Besides reducing greenhouse gas levels, ecofriendly lanterns also help in reducing our electricity bills. Switching to ecofriendly modes of illumination will cause significant improvement in our environment. Ecofriendly solar lanterns produce light by incorporating photovoltaic panels which harness the energy of the sun.
They have become a cost-effective alternative to kerosene lamps for the the people living in developing countries, who have no electricity. Solar lanterns using LEDs produce bright light and is a viable option for poor students.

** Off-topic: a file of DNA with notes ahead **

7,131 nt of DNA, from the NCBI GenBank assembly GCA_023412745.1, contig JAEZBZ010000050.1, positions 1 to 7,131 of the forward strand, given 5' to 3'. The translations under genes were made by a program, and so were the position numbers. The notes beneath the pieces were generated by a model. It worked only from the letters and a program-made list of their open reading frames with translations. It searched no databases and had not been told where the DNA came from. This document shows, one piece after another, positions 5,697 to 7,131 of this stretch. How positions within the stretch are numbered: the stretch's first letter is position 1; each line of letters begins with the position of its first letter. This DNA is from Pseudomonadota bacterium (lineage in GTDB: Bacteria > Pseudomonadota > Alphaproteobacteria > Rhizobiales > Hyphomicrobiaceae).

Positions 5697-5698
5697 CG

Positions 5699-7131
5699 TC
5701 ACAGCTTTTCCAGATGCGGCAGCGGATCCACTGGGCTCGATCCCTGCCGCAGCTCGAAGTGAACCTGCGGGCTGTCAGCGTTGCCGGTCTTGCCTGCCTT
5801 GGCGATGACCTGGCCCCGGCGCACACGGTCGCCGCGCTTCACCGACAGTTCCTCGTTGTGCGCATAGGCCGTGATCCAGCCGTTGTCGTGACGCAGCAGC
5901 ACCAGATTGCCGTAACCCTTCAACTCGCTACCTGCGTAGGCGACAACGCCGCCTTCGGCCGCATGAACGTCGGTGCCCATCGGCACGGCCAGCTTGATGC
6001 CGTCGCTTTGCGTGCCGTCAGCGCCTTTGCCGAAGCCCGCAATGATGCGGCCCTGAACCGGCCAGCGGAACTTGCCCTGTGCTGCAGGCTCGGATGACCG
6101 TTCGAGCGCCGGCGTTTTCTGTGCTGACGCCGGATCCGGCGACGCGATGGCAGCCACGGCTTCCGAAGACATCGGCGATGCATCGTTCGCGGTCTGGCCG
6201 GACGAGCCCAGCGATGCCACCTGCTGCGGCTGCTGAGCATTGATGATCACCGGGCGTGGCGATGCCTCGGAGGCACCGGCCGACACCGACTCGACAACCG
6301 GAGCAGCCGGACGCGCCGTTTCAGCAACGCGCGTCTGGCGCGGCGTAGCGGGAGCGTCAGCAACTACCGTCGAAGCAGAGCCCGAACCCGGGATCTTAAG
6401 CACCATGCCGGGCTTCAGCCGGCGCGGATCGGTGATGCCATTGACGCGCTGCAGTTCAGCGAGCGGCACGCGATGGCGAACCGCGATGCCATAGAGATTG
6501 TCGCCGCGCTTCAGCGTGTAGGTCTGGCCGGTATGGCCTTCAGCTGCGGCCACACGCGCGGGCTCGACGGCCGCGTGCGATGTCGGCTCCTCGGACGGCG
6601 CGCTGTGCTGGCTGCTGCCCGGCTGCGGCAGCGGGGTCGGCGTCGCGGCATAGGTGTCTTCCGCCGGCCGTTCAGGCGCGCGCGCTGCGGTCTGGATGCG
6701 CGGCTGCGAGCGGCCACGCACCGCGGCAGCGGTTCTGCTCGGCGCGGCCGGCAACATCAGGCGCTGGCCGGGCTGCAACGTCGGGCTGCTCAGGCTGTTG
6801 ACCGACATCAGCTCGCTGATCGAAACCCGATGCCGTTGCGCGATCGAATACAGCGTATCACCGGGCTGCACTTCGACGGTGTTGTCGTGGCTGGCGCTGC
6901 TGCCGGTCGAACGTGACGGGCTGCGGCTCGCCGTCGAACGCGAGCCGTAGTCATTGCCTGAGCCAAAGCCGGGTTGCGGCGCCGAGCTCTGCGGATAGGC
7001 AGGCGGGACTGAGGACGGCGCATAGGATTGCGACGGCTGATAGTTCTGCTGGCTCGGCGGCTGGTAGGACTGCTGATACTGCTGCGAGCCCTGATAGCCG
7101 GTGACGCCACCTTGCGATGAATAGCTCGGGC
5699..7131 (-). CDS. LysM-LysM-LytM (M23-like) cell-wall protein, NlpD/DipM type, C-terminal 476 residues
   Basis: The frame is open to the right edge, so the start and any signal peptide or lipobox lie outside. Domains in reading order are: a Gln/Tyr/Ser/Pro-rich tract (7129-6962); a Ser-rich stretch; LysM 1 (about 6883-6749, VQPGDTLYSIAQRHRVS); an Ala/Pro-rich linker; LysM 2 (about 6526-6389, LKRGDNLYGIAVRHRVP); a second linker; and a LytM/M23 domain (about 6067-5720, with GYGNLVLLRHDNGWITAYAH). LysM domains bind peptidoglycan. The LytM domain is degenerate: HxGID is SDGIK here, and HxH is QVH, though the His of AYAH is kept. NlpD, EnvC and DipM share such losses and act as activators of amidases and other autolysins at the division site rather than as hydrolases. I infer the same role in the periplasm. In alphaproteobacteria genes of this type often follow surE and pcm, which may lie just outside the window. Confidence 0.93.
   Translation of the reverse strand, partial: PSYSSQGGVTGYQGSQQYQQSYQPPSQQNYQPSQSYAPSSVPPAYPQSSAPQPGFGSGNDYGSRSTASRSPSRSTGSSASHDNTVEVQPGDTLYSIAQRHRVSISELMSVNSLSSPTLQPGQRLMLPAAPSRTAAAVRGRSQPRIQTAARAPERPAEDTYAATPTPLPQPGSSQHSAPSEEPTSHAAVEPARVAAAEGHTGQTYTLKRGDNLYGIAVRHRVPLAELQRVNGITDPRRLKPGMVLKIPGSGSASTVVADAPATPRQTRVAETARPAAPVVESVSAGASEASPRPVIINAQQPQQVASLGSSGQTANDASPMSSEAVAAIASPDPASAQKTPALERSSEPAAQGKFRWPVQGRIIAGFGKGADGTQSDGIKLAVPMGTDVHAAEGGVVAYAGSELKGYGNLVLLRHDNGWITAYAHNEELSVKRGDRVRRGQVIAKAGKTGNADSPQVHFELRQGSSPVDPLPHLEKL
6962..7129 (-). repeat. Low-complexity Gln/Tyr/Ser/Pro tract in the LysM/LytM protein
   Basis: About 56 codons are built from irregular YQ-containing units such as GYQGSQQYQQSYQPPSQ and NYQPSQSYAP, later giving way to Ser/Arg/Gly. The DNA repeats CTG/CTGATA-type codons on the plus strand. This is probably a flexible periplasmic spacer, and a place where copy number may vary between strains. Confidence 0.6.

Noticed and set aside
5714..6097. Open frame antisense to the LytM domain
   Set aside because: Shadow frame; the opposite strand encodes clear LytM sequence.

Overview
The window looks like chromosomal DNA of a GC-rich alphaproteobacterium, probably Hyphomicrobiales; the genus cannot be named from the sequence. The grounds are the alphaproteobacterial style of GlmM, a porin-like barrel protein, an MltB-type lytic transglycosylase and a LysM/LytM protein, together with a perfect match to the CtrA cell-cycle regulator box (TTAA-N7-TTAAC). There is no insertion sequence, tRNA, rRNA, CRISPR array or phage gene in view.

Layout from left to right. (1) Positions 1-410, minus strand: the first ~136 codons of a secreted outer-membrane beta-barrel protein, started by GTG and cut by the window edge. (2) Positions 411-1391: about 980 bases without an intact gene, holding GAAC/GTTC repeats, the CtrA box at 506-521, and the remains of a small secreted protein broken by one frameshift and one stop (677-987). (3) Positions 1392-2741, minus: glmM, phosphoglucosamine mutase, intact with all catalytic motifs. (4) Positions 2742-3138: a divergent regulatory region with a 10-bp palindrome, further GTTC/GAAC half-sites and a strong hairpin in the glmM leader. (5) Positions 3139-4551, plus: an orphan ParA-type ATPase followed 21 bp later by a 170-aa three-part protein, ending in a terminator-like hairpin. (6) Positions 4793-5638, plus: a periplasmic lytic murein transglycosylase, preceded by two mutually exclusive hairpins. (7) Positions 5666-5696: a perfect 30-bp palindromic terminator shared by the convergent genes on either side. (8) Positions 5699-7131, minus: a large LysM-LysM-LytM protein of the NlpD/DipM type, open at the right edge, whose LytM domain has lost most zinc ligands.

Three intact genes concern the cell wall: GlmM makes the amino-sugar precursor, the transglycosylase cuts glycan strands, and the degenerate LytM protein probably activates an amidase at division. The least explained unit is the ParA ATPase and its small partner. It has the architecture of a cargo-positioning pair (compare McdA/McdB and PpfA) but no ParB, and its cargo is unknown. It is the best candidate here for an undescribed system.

Let us now take a look at some ecofriendly lantern designs for sustainable illumination.
1. Fujitsu’s new solar lantern
This solar lantern, which doubles up as an FM radio, is the latest disaster preparedness product by Fujitsu BSC following the catastrophic earthquake and tsunami in Japan. The lantern is equipped with a large photovoltaic panel to be charged by sunlight. The lantern contains a total of 32 LED lights on its sides, producing maximum brightness of around 60,000 millicandela. You can lit this lamp in any combination of facets, such as only the front, or both sides. A full charging of 8 hours provides 44 hours of light. The solar-powered lantern can also be charged via USB or AC adapter. The lantern weighs less than 2 pounds, making it easy to carry. It is effectively designed for power cuts, natural disasters, and outdoor uses.